Ialysos. Fragmentary LB IA frescoes. „The art of painting at Ialysos was inspired by the poetic feel of the landscape” – from the book WALL- PAINTING AND VASE- PAINTING OF THE SECOND MILLENNIUM BC IN DIALOGUE.

After the Greek Dark Ages, in the 8th century BCE, the ancient Dorian city-state of Ialysos started to emerge here with an acropolis on the Filerimos hill. Ancient Greeks of Ialysos built their temples at the highest peak of Filerimos, and their latest known temple was a great sanctuary of Athena Polias, the virgin patron goddess of the city, wisdom, crafts and war.

The sea-born Rhodians (besides the earth-born Athenians) had their strong and unique Athena cult since Classical times, and they built her sanctuary on every acropolis (Ialysos, Lindos, Kameiros and later in Rhodos).

“Gold rained on the island [of Rhodes] at the time when Athena was born”, – wrote Strabo in his Geography, referring to Rhodos’ special connection with Athena.

Figurine possibly representing the local Athena Lindia goddess of Rhodos circa 6th century BCE (source)

The currently visible partial ruins of the Athena Temple of Ialysos was built around the 3rd-2nd century BCE above an older temple, of which 9th-6th century BCE votive objects can be visited in the Archeological Museum of Rhodes.

I mentioned partial ruins because Christians destroyed the Athena sanctuary around the 6th century AD in order to build an Early Christian three-aisled basilica exactly on the top of the ancient temple using its own materials. And guess who they dedicated the basilica to? To the Virgin Mary, the chaste female saint of Christianity. Covering the actual temple and the cults of the pagans, early Christians consistently built a church of an analogue saint of theirs.

On the locations of Athena (or other female deity), temples Christians tended to build a church for the Virgin Mary. The same happened in Lindos and on the famous pilgrim hill of Tsambika, where ancient Greeks had the sanctuary of Eileithyia, the goddess of human conception and childbirth. And the Greek Orthodox tradition carried on with the same Christian saints of these early churches until today.

The contemporary church of the Virgin Mary of Filerimos on top of the ancient temple of Athena.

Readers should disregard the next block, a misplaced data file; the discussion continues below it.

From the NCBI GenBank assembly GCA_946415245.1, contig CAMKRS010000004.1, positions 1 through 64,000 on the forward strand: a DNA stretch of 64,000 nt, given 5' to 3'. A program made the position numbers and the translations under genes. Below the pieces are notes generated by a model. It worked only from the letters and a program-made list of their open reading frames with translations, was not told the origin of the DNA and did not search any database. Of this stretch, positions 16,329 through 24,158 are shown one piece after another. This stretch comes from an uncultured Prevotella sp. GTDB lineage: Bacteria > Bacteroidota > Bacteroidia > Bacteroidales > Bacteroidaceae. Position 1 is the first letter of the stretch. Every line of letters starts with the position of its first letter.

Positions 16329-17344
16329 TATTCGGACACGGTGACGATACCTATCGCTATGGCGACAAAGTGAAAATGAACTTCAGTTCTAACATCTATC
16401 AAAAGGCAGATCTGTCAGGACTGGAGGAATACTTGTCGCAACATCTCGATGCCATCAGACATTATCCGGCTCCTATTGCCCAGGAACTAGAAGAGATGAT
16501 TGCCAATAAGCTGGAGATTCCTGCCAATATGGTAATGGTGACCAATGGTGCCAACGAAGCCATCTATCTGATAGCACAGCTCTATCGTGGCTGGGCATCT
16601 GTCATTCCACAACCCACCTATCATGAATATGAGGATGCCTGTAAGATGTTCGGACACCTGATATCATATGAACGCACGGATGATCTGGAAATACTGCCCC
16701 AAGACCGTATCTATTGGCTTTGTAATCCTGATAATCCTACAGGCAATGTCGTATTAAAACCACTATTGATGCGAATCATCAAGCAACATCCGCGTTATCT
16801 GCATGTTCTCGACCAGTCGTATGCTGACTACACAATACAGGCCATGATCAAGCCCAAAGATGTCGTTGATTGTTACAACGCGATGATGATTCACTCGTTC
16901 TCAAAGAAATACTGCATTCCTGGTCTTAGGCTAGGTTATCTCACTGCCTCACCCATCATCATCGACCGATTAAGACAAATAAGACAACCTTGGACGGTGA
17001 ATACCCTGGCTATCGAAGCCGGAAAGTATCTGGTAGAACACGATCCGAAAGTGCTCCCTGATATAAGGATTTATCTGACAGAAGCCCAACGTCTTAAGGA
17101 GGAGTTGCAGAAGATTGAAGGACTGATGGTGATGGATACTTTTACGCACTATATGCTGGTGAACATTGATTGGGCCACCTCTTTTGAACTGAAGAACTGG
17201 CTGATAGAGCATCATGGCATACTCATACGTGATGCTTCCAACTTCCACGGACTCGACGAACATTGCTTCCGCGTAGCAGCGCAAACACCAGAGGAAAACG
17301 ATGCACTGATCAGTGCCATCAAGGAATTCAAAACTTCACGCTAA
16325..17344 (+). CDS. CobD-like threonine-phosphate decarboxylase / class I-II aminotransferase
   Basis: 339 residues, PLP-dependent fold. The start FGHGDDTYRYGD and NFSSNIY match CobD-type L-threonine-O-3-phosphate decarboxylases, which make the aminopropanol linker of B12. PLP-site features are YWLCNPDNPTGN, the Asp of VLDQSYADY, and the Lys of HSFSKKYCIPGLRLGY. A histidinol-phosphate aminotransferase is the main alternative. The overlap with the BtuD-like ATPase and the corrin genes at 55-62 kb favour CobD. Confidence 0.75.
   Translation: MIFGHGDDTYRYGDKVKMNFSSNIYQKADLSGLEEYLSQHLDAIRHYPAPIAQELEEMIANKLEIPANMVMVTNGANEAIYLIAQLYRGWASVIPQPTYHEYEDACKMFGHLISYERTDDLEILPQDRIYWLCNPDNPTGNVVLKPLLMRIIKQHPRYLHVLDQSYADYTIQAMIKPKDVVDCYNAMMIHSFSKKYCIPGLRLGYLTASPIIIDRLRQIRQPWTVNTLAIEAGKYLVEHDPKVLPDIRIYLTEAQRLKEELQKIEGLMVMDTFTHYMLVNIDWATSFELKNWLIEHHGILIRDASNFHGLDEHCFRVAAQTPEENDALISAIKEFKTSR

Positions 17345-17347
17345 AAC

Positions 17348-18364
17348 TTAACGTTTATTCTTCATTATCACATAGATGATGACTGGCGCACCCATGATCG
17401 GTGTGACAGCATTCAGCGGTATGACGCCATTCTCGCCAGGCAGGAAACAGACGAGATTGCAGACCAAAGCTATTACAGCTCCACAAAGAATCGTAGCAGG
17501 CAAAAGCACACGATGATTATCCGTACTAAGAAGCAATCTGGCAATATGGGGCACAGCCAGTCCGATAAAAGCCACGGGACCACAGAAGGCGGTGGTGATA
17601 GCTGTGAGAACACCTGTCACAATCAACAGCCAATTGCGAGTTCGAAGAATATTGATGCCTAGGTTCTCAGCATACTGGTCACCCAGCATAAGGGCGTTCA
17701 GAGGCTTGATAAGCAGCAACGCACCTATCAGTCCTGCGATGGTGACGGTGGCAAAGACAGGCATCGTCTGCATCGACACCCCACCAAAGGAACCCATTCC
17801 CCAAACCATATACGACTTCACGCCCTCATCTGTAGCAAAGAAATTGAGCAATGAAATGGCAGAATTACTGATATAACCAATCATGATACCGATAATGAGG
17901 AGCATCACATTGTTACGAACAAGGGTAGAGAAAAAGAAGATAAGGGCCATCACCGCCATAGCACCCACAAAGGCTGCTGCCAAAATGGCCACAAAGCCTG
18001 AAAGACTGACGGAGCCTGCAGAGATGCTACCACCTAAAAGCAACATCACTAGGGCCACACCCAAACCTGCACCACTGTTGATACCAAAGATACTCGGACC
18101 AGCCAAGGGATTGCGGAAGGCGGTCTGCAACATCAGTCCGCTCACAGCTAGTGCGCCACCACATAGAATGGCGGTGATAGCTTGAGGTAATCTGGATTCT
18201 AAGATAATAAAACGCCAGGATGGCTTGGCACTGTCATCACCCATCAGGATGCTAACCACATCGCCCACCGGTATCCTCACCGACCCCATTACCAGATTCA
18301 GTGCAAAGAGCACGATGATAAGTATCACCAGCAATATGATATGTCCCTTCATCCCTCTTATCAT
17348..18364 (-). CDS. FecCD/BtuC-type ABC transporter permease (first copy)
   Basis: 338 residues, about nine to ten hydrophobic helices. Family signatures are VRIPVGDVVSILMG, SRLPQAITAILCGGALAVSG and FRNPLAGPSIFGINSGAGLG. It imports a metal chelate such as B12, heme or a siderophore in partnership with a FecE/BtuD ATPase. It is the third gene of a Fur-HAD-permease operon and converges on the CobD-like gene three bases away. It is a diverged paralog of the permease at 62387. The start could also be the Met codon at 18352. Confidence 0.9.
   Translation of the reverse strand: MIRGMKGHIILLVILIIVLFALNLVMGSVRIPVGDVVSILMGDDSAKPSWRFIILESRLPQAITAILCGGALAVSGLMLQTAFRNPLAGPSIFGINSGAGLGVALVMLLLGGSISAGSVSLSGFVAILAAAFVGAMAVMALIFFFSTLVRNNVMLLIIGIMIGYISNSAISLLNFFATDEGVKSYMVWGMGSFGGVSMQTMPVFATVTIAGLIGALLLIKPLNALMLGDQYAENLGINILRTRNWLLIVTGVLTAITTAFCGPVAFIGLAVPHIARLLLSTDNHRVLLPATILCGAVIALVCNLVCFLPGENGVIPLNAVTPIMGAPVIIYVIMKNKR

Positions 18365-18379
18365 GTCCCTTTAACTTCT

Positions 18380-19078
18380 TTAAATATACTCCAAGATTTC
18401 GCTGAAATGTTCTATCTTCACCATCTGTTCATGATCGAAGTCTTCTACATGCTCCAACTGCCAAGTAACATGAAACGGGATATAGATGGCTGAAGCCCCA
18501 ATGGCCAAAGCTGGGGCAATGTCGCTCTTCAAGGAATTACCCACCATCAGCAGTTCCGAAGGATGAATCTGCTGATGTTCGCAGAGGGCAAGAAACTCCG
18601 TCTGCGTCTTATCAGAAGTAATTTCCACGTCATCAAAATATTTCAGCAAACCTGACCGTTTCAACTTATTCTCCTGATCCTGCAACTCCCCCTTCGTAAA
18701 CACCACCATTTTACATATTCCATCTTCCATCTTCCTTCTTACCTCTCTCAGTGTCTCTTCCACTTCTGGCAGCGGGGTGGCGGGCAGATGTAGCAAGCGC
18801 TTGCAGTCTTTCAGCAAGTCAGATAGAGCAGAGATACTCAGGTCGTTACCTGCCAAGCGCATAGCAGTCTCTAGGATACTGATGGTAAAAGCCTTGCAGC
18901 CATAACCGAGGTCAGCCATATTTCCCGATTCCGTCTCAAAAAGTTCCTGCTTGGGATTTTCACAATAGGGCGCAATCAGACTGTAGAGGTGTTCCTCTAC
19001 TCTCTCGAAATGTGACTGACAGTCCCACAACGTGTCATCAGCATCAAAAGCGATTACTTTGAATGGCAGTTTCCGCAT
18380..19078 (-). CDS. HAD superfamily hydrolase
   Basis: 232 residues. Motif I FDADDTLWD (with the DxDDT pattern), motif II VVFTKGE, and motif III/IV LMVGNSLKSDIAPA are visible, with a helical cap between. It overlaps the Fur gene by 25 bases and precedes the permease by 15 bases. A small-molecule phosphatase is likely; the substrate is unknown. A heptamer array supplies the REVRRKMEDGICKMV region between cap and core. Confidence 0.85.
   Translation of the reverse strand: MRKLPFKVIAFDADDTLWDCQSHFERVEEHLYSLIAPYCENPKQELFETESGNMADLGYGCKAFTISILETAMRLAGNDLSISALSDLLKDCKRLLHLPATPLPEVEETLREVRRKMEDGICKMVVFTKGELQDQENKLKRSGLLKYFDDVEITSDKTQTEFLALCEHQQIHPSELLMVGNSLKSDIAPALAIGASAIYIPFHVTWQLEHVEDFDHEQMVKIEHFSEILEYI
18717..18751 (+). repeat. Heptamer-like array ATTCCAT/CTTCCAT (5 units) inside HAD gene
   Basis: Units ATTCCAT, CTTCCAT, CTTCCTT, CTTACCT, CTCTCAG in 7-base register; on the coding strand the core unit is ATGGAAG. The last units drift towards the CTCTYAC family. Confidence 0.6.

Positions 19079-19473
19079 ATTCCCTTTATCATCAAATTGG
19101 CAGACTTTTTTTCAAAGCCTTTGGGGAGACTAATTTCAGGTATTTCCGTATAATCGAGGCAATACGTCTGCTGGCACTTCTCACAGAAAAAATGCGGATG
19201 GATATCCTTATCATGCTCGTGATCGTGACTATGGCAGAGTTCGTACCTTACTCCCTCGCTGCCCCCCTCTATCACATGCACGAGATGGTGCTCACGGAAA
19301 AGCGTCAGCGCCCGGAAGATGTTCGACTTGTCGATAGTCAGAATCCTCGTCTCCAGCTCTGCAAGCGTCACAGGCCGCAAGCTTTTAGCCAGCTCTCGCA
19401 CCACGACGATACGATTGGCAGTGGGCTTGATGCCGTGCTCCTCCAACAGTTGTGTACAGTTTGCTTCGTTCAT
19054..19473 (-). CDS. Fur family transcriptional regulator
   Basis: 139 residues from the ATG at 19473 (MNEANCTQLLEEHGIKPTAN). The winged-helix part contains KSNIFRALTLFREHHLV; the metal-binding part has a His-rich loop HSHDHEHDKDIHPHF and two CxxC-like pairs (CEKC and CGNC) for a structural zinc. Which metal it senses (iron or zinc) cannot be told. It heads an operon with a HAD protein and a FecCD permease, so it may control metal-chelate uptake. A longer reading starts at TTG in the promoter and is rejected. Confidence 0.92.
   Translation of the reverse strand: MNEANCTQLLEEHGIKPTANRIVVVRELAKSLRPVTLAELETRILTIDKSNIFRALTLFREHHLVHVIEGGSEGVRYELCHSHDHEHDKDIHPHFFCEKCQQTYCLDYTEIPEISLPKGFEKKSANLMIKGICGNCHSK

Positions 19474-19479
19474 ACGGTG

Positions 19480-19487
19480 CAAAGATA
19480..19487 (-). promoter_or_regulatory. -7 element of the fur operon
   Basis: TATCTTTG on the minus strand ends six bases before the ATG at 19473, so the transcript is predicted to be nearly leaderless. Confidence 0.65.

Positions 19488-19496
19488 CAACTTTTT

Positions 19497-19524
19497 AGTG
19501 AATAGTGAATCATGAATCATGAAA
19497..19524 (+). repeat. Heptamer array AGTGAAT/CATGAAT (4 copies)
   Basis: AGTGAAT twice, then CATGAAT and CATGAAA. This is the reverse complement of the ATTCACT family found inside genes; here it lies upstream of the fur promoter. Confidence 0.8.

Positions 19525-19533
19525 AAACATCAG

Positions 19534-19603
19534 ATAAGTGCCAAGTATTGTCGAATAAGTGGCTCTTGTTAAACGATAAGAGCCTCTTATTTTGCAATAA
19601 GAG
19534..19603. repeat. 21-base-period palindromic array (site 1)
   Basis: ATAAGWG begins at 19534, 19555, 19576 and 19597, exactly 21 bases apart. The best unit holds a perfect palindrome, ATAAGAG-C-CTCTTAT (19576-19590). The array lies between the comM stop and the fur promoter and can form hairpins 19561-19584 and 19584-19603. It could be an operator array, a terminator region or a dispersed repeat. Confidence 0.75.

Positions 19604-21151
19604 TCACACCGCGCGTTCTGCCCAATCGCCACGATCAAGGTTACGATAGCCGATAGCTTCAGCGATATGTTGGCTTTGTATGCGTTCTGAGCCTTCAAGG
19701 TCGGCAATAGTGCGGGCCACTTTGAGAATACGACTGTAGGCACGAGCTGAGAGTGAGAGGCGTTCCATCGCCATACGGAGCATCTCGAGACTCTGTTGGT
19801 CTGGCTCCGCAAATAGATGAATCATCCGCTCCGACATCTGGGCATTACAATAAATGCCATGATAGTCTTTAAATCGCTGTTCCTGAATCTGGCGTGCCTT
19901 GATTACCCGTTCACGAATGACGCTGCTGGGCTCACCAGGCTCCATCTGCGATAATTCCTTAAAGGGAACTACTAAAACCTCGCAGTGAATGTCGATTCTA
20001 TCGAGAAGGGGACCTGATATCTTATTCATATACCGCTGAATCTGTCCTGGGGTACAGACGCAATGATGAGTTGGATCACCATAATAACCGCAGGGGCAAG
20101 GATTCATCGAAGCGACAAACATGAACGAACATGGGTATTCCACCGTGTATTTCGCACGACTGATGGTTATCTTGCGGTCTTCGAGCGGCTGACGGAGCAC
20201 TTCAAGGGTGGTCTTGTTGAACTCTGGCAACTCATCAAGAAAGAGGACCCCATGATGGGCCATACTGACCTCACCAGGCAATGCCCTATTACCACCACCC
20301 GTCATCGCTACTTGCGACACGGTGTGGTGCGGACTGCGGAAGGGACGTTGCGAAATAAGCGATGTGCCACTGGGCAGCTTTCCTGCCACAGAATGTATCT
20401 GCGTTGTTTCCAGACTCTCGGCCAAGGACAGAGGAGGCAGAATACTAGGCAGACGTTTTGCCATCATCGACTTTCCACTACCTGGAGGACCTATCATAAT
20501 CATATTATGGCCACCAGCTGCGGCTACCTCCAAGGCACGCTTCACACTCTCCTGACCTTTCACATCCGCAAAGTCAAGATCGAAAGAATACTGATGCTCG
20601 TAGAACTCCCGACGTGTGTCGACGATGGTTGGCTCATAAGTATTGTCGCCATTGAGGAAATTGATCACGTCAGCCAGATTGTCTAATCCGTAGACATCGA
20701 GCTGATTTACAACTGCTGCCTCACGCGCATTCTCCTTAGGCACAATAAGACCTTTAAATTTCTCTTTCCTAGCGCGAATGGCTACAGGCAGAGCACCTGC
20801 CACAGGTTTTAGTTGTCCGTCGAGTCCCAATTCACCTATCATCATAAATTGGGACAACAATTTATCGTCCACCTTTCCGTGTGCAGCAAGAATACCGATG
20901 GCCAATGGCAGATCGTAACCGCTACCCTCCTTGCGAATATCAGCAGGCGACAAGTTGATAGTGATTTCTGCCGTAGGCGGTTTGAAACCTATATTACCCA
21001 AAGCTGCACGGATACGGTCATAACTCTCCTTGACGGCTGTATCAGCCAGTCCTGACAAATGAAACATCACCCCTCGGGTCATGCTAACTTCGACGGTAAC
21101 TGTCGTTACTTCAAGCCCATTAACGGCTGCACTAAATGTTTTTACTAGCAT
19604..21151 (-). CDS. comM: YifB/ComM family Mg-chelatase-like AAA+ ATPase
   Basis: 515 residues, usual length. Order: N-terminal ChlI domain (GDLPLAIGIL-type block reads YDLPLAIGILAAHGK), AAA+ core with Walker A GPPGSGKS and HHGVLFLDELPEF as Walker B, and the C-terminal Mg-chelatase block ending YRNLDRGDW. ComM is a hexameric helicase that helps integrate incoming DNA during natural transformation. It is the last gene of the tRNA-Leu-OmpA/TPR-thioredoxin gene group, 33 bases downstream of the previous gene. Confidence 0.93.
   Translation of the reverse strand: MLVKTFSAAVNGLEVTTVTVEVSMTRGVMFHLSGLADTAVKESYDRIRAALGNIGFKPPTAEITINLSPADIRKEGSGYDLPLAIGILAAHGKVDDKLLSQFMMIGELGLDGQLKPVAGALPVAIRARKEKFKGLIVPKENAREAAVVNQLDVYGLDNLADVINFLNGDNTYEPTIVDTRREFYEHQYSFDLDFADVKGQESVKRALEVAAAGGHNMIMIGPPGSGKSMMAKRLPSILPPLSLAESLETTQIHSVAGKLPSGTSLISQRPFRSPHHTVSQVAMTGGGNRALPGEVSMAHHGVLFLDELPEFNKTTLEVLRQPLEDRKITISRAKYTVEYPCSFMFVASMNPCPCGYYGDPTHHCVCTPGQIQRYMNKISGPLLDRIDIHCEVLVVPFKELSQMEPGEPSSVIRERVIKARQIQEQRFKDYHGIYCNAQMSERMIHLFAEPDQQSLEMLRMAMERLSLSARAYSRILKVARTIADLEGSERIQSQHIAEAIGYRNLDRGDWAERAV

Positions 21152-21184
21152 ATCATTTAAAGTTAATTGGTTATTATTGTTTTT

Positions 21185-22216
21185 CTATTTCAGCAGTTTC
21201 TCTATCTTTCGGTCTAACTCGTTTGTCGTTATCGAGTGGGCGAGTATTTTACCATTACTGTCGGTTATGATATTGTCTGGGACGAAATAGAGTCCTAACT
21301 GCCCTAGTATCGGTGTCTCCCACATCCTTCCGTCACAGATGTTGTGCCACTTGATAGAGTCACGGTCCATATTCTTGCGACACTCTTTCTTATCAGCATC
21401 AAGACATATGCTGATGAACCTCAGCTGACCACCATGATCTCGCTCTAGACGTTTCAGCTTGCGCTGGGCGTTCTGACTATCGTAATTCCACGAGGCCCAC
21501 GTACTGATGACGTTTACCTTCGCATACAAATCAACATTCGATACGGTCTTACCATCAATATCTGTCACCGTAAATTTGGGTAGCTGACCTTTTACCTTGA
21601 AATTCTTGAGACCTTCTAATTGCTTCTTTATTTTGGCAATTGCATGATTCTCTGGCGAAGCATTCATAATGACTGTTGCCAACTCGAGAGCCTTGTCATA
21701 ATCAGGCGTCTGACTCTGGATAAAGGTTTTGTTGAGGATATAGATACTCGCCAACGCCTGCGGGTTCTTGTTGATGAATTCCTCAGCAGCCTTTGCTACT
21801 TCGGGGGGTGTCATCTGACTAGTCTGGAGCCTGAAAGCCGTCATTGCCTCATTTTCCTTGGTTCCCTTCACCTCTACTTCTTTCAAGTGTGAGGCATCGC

At the very same location in the 10th century, Byzantine faithfuls built their own aisleless church too. So did the Crusaders of Saint John – the invaders of Rhodes in the Middle Ages. They built two chapels here in the 15th century where they kept and revered the famous miraculous Byzantine icon of unclear origin: ’Our Lady of Philermos’.

It was an icon worshipped by both Western and Eastern Christians, and it finally left the island with the Knights in 1522 after the fall of Rhodes. The Crusaders attributed their long successful defence of Rhodes to the icon, and they treated it as their most precious possession. The present-day church of Filerimos owns only a copy of this icon, and the original one is exhibited currently in the National Museum of Montenegro.

The miraculous icon of Our Lady of Filerimos which represents only the face of the Holy Virgin without the Divine Child (source)

In the 15th century, the Crusaders decorated the tiny Byzantine chapel of Agios Giorgos Chostos (which is located a few meters west of the ancient temple) with colourful western-style wall paintings (but with Byzantine painting traditions!) depicting the passion and the life of the Virgin Mary, and the Knights with their patron Saints.

The entrance and the interior of the tiny chapel of Agios Giorgos Chostos on the acropolis of Filerimos

The Ottomans destroyed the main church complex on the top of the hill and used this site solely for military purposes due to its 360-degree panoramic view and its strategically safe location.

The Italian conquerors of Rhodes (between 1912 and 1945) restored the monastery of Filerimos (which is a popular place for weddings and baptism ceremonies by present-day Rhodians), excavated the remains of the Temple Athena Polias and the nearby Dorian fountain-house, they created the Golgota path of Filerimos with reliefs depicting the Passion of Jesus that leads to a popular panoramic viewpoint. (This is the hilltop where a huge concrete cross stands – you have probably seen it from the plane while landing on the island.)

Panoramic viewpoint on the top of Filerimos hill

The Path

The hiking trail leads you from the foothill of Filerimos through the ancient footpath up to the above-described acropolis of Ialysos (the entrance costs three eur). You can either start your walk right by the foothill of Filerimos (a 2 km long walk one way) or further into the core village of Trianda (a 4 km long walk one way).

There is a huge meadow between the hill and Trianda where you can collect your wildflowers for your May Wreath.

The meadow between Filerimos and Trianda
Detail of the traditional Rhodian village, Trianda

Parking is possible at both locations, and buses are pretty frequent between Rhodes Town and Ialysos (Trianta) if you have no vehicle.